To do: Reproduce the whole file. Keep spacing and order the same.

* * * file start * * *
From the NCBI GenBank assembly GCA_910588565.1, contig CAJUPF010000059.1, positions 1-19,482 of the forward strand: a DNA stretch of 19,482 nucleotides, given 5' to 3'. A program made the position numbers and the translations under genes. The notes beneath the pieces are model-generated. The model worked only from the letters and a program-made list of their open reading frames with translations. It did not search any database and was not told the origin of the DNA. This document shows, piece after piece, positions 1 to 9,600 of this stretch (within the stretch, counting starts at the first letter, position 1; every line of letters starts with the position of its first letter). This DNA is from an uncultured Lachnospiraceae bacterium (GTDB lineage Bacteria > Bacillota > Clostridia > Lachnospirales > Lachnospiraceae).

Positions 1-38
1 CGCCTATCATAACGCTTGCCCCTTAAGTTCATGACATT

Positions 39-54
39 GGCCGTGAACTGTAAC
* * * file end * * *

From the NCBI GenBank assembly GCA_910588565.1, contig CAJUPF010000059.1, positions 1-19,482 of the forward strand: a DNA stretch of 19,482 nucleotides, given 5' to 3'. A program made the position numbers and the translations under genes. The notes beneath the pieces are model-generated. The model worked only from the letters and a program-made list of their open reading frames with translations. It did not search any database and was not told the origin of the DNA. This document shows, piece after piece, positions 1 to 9,600 of this stretch (within the stretch, counting starts at the first letter, position 1; every line of letters starts with the position of its first letter). This DNA is from an uncultured Lachnospiraceae bacterium (GTDB lineage Bacteria > Bacillota > Clostridia > Lachnospirales > Lachnospiraceae).

Positions 1-38
1 CGCCTATCATAACGCTTGCCCCTTAAGTTCATGACATT

Positions 39-54
39 GGCCGTGAACTGTAAC